“Movement, is a superior form of thinking.”

“My job as a dancer is to make you remember.”

“We are trying to let something happen not make something happen.”

Light music from guitar and cymbal in a corner of the room poured forth and the man responded with a sinuous movement of his left arm. Studious concentration on sweaty face. He moved a rod and brass bowl aside, and asked his dancers to stand. They formed a circle and Qudus danced within. Another dancer replaced him. Not quite as forceful physically or as concentrated psychically. And another and another. A man holding a flute started to sing. Most of the dancers seemed to be performing of their own idiom. The music got louder and chants flowed from the circle of dancers.


The music calmed again, the intensity reduced as the dancers started to stroll and then sat. It was time for a response but we onlookers were unsure.

“Forget all those shit I just said,” Qudus said later.

I concurred.

He spoke about the difficulties of dancing in Nigeria. “Yes, you dance but what do you really do for a living?” This question he said comes from “the guys who really do know I dance.”

Someone asked what he calls his dance: “Me, myself I don’t know what it is.”

“Would you call it contemporary dance?”

“I won’t call it contemporary dance.”

“I’ll call it pure,” said the actor Wole Ojo.

“The problem is that it connects it to pure water,” replied Qudus.

The problem for Qudus is that contemporary dance began to be a style, which he doesn’t agree with, conflicted as he is with the meaning of the word “contemporary”: with time.

He explained: “If I’m moving with time, I must connect with the past…Urban dance is only about the present…Traditional dance is about the past.” The definitions and divisions aren’t very clear but it appears what he would like is a word combining these temporal considerations with a frisson of spirituality.

“Is there anybody who would like to read something,” he asked finally.

A lady offered.

“In the beginning, there was a road,” came the words. It is the start of Ben Okri’s Famished Road. She repeated the words as someone played a wind instrument. A man stood trying to find something to dance to within the words of the novel, his left hand engaged in a tic and then some more activity—a peculiarly Qudus styling. Qudus himself gestured towards a drum set in the corner. The percussive sounds increased. Qudus had become a conductor. Somehow he had made words from that book, the flute and the dance into something musical.


The reading stopped and the music, a wondrous thing, went on solo. Some of the dancers were catching the holy ghost, hands waving, face contorted, jumping in one spot. A girl dancing collapsed to the floor and another dancer, male, stepped out to pick her. It was drama, it was dance, it was something else. It ended. And then Qudus spoke again. Something about the inability of his audience to understand. The text, he said provided context, a context that was not needed for the power of the dance.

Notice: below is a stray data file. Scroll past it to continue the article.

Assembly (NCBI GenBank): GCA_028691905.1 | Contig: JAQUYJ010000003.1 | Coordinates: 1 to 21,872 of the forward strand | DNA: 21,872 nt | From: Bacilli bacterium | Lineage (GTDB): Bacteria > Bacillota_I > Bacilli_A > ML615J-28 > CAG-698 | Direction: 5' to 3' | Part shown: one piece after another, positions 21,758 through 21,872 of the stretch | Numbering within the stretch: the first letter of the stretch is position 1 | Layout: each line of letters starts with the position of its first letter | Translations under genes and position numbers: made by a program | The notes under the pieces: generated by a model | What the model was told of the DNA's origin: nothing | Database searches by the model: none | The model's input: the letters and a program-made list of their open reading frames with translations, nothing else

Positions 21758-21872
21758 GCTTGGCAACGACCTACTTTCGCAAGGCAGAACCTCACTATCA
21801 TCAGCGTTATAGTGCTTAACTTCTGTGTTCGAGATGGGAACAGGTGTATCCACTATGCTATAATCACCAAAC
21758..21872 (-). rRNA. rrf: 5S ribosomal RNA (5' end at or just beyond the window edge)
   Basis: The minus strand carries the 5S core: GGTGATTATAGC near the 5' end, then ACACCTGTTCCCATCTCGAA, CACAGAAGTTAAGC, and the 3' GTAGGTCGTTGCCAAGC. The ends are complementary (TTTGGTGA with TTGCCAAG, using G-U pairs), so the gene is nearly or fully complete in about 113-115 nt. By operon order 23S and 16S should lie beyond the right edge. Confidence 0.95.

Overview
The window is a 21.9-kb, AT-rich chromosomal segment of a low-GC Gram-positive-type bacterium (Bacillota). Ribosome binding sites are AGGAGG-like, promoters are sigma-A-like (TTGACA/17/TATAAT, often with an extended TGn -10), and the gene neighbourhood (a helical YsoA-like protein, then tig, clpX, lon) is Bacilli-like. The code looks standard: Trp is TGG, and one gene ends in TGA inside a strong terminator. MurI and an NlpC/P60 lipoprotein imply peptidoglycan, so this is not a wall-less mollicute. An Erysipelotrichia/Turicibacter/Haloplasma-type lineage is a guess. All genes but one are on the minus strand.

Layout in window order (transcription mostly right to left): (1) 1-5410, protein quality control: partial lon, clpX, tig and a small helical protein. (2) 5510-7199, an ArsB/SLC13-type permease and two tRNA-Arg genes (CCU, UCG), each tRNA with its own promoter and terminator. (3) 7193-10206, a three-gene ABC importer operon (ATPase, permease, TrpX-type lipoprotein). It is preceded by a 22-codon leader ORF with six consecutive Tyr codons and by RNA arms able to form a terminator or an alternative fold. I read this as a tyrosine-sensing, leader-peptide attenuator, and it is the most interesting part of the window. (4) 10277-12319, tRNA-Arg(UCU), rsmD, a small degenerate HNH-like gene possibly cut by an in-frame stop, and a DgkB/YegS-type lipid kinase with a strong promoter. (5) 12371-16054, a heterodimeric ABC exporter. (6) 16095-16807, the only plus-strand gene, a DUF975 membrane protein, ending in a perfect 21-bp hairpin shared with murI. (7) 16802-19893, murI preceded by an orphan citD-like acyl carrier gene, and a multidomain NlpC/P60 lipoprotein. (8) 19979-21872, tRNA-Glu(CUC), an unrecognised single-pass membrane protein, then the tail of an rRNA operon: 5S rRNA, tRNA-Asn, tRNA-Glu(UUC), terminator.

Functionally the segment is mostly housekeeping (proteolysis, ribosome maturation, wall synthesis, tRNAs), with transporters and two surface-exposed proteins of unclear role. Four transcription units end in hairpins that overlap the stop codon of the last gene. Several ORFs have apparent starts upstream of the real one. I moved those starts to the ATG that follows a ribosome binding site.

“I’m not interested in narrative,” he said, adding that, “If I jump ten time on stage, you’re also jumping.” The aim is to make the audience as exhausted as he is.

To explain the apparent chaos of the proceedings, he said, “I don’t believe in giving my dance to somebody.” This explains his dissatisfaction with dances consisting entirely of choreography. If there is no choreography, there is no mistake. It smacked of the Nigerian impatience with order but if you can make it look as artful as Qudus then perhaps you get a pass.

A poet stood to recite “a poem written to be forgotten.” She finished and the music increased, a female dancer was wailing now in the middle of the wooden floor.

Once I saw a documentary where it was declared that “art redeems everything with style.” Here it was the conversion of words from the poet about child-rape into something poignant and I want to say beautiful but not the conventional beauty. By which I mean the poetry and accompanying dance occupied a different dimension from what we usually mean when we say pleasure.

A guy who seemed to be a krump dancer came off, another, with a different variation to Qudus came on, thrashing about. I was struck by the spatial awareness of the dancers, how out of controll they appeared and how aware of the boundaries created by their spectators, the books, the band, and their colleagues.


They finished with Qudus and the thrasher staring intently at some place in the air. I’ve always thought that the problem writers face in Nigeria is complex because of the education needed to access writing, and from that the cultural education needed for literary writing isn’t very well developed. According to Qudus this is a similar problem for dancers. Not fully, I believe. There’s something elemental about dance. If you can get past a need to laugh, it can very much become something to be engaged by.

Outside of the window of the QDance centre where this took place, a few persons watched the goings on within, most of them different from the moneyed, well-dressed people inside. They laughed at Qudus’s ass shaking as the kora man Tunde Jegede played a tune. It was the night’s first indication of contemporary pop dance in that a rhythm was more palpable. I recalled that outside of this, I had seen Qudus do a particularly frenetic form of shoki at Freedom Park.


The men finished and shook hands, two people engaging with marginal sections of popular forms of art. A Yoruba folk song rented the air and then some more dancing as Qudus, short, stocky, with hair defying order, began to sing.